Lost and Found (2020 – ongoing)
Advised by the history of French Colonialism in Vietnam and drawing on The Vietnam Archive Project (2010 – ongoing) as a source of images and materials; Lost and Found (2010-ongoing) is a series of works that uses found photography and global image archives (Google Images, Getty Images, etc.) in order to interrogate the ways in which systems of colonialism, imperialism, and eugenics continue to perverse the ways in which formerly colonised bodies relate to the world at large.
Following the French conquest of South Vietnam in 1862, the Roman Catholic Church established a community and religious services for French colonialists. The first church occupied a Vietnamese pagoda, abandoned during the conquest. This pagoda was eventually replaced by a wooden church, which in turn was replaced by the Notre-Dame Cathedral Basilica of Saigon, officially Cathedral Basilica of Our Lady of The Immaculate Conception. Established by French colonists who initially named it Cathédrale Notre-Dame de Saïgon, the cathedral was constructed between 1863 and 1880.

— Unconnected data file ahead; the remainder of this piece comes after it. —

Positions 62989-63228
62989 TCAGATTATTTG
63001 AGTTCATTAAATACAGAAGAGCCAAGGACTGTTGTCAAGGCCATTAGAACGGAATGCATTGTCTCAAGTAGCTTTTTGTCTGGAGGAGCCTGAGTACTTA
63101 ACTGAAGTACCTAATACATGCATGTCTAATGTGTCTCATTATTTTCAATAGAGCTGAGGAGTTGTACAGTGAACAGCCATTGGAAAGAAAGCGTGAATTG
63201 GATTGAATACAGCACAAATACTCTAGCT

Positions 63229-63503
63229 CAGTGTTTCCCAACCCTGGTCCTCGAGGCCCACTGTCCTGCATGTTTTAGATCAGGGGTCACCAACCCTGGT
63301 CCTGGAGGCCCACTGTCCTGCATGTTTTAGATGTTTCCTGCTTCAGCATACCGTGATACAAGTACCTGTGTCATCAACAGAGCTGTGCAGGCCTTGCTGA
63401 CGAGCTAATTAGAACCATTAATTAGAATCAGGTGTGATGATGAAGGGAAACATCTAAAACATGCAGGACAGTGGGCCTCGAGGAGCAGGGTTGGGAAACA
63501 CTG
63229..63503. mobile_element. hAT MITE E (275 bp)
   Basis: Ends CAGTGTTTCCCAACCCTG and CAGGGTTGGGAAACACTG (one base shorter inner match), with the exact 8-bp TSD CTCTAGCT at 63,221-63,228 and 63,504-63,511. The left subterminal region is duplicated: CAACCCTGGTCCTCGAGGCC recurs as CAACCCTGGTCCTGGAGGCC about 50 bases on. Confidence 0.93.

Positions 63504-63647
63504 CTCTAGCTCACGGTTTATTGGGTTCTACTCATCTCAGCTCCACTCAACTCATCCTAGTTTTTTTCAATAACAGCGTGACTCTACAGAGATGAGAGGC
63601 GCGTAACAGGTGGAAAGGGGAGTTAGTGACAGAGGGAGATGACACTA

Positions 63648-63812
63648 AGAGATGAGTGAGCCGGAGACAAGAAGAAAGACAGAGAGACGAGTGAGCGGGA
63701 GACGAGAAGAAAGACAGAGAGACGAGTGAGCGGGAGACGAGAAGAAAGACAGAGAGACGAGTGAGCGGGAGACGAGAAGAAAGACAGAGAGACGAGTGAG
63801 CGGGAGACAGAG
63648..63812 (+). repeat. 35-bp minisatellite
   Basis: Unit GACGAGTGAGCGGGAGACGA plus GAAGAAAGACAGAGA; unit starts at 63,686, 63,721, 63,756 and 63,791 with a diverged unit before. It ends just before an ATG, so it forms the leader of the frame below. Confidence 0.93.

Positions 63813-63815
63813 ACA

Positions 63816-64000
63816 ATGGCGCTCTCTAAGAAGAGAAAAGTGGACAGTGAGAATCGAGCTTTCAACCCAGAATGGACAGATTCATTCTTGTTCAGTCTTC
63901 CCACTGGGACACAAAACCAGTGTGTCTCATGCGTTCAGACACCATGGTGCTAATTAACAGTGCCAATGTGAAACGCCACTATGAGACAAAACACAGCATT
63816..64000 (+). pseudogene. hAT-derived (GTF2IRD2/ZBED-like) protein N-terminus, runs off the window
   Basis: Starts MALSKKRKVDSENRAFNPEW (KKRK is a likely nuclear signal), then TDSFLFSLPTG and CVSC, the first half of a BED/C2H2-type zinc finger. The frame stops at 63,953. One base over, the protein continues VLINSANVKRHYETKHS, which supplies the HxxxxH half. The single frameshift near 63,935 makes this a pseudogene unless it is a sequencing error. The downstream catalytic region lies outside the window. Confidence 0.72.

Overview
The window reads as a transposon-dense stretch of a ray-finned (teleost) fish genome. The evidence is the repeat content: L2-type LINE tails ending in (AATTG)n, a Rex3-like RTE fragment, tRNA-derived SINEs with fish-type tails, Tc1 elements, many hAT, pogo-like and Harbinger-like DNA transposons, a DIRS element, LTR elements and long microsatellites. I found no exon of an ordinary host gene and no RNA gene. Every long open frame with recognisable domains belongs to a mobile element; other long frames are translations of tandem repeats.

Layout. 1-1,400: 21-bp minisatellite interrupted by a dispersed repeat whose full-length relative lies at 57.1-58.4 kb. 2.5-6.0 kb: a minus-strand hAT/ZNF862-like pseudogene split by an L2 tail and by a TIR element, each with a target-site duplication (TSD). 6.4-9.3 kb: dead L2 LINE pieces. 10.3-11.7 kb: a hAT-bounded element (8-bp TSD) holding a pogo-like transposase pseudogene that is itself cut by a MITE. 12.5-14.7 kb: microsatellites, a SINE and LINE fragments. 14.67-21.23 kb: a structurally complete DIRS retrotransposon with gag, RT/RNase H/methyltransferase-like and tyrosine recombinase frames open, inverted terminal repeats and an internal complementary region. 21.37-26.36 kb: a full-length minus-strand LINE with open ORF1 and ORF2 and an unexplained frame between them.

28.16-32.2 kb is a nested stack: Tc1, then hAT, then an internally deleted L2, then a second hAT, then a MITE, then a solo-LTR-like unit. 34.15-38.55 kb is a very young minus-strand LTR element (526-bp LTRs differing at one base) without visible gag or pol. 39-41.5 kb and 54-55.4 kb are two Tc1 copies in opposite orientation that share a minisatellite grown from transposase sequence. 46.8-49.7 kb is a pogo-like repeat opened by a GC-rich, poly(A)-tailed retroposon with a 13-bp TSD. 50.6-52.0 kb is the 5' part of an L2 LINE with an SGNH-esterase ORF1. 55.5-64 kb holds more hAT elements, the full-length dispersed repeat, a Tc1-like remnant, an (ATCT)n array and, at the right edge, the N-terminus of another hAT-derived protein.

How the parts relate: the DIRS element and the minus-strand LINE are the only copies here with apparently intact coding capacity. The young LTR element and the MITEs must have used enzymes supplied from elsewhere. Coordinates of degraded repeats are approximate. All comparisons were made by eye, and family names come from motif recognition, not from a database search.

On 15 April 2019, a fire broke out beneath the roof of Notre Dame de Paris cathedral in Paris. By the time it was extinguished, the building’s spire and most of its roof had been destroyed and its upper walls severely damaged; extensive damage to the interior was prevented by its stone vaulted ceiling, which largely contained the burning roof as it collapsed. The outpouring of global grief was immediate and a fundraising campaign following the destruction brought in pledges of over €1 billion within a week.
Taking the above histories as a starting point Lost and Found is an ongoing body of work that seeks to question the ways in which colonial ideologies impacted the way in which people value various cultures and communities. Planned work in the series will focus on the transportation of culture, hybridity, lateral violence, and post-enlightenment.
Lost and Found presented at:
‘This language that is every stone’ – IMA Brisbane, 12 February – 23 April 2022
MAMA – National Photography Prize 2020 – Murray Art Museum Albury (MAMA)